The Waco Siege: Apocalypse ends cult siege: More than 85 feared dead as Branch Davidian followers torch their Waco compound after defying FBI for 51 days

Rupert Cornwell
Monday 19 April 1993 23:02

THE 51-DAY defiance of David Koresh and his fanatical Branch Davidian followers ended yesterday in a noontime apocalypse.

More than 85 people, including all the children, appeared to have died and only nine were believed to have survived as a giant ball of flames and black smoke engulfed the cult's headquarters near Waco, Texas - a gruesome and tragic conclusion to one of the most bizarre episodes in the history of US law enforcement.

The horrifying climax to the siege of Mount Carmel came six hours after the FBI began its first frontal assault on the fortified compound since the stand-off started on 28 February.

Just before sunrise, an M-60 armoured engineering vehicle lumbered up to one ochre-pink wall amid a volley of gunfire from inside. Using a special boom it smashed a hole and squirted in tear-gas to force the cult members holed up inside to leave.

A dozen times the exercise was repeated throughout the morning - until suddenly, shortly after noon, without the slightest outward warning, a truly Biblical conflagration consumed Mount Carmel.

Within minutes, smoke and flames were billowing hundreds of feet into the air. Half-an-hour later the complex had been reduced to blazing rubble. Last night Bob Ricks, an FBI special agent, identified only nine people who survived the inferno.

Koresh, the self-proclaimed Messiah, is believed to be dead. Among the survivors were an Australian and a girl of 16, while a third, an unidentified black woman, is critically ill in hospital. It would be 'very surprising' if any other survivors were found, Mr Ricks said. Speaking of the 17 children less than 10 years old in Mount Carmel, he added: 'We have to assume they are all dead.'

Last-ditch resistance had been in the air from the start of the day's drama. Before the FBI launched its attack, agents made a final effort by telephone to persuade the Branch Davidians to leave peacefully. But, according to Mr Ricks, Koresh's lieutenant, Steve Schneider, angrily slammed down the phone.

At that point the assault was launched. At a press briefing 90 minutes before the blazing denouement, Mr Ricks said the FBI was using a non-inflammable form of tear-gas, and in non-lethal quantities.

He made clear the FBI was ready for a lengthy operation if necessary. 'We will continue to gas them and make their lives as uncomfortable as possible until they do come out.'

In the event, though, the authorities seem to have been unprepared. Despite belligerent hints from the self-proclaimed Lamb of God over the past few days that he was expecting an apocalypse, and much talk of his unveiling his version of the Bible's seven seals, no fire engines were on hand. In a detailed account from the officials in Waco, the final conflagration was started deliberately by three cult followers at opposite ends of the 77-acre compound. It was fuelled by a large cache of ammunition, explosives and perhaps petrol.

'We believe David Koresh gave the order for a mass suicide,' Mr Ricks said. The cult members responded by setting their compound ablaze using lantern fuel to spread the flames. One survivor told the FBI a cry rang through the building as it went up in flames: 'Fire is lit, the fire is lit.'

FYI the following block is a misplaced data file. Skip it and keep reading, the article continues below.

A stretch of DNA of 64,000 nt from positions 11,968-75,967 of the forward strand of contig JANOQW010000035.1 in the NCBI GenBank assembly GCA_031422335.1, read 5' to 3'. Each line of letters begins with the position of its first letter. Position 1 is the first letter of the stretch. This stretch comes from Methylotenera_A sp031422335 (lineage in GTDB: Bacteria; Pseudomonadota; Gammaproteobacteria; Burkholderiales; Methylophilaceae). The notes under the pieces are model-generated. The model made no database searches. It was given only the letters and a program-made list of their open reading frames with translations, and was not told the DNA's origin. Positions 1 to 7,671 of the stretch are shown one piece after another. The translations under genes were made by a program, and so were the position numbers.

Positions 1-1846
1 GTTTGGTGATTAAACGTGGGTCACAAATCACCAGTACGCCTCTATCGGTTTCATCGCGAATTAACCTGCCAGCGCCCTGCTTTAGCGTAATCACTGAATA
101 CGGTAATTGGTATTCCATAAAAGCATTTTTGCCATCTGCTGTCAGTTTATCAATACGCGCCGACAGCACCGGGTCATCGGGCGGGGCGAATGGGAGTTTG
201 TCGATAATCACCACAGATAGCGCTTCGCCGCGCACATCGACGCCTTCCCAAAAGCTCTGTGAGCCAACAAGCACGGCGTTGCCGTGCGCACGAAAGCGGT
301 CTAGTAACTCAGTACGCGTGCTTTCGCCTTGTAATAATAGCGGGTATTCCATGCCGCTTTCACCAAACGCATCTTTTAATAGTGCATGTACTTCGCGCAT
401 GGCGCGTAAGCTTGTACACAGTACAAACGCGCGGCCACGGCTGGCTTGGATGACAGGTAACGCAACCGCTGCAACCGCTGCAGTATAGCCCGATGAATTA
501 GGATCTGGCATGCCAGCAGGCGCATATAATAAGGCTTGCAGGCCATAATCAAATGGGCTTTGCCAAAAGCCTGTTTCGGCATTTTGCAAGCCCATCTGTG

Koresh's mother, Bonnie Haldeman, reacted angrily to the FBI's actions. 'Where's our civil rights? It's just terrible. The way they handled this whole thing has been wrong,' she said.

The political consequences of the nightmarish end to the seven-week stand-off are not yet clear.

An anguished inquest is certain. At least one Republican senator called for a Congressional investigation yesterday. The entire handling of the affair by the FBI and the long-troubled Justice Department will come under scrutiny.

The future of the FBI Director, William Sessions, already under pressure to resign for alleged ethics violations, looked more doubtful than ever last night. But the Attorney General, Janet Reno, denied the affair had been mishandled. She said the FBI had acted 'professionally and with restraint. In cases like this there are no easy answers.'

Although the White House had been reported to favour caution, the FBI had not concealed its frustration.

First early last month, and then just before Easter, Koresh promised a quick and peaceful end to the siege, only to renege on his word. Finally FBI patience ran out. On Sunday President Bill Clinton was told of the assault plans and, his spokesman said yesterday, he raised no objection.

The stand-off began when officers of the Bureau of Alcohol, Tobacco, and Firearms, attempting to serve search warrants for illegal arms, were met by bullets. In the battle, four ATF agents were killed and 15 wounded. At least two of the Branch Davidians also died. All along, however, it was clear the outcome would depend on 33-year-old Koresh himself. Born Vernon Wayne Howell in 1959, he became leader of the Branch Davidians, a breakaway sect of the Seventh Day Adventist Church, in the late 1980s.

As devoted to rock music and women as to his religious beliefs, he exercised total control over followers. 'Koresh' is the Hebrew word for Cyrus, the Persian king who protected Israelites from the Babylonians.

'If the Bible is true, then I'm Christ,' Koresh said last month. Alive or dead, yesterday he achieved his version of martyrdom.

(Photograph and graphic omitted)

Join our new commenting forum

Join thought-provoking conversations, follow other Independent readers and see their replies

View comments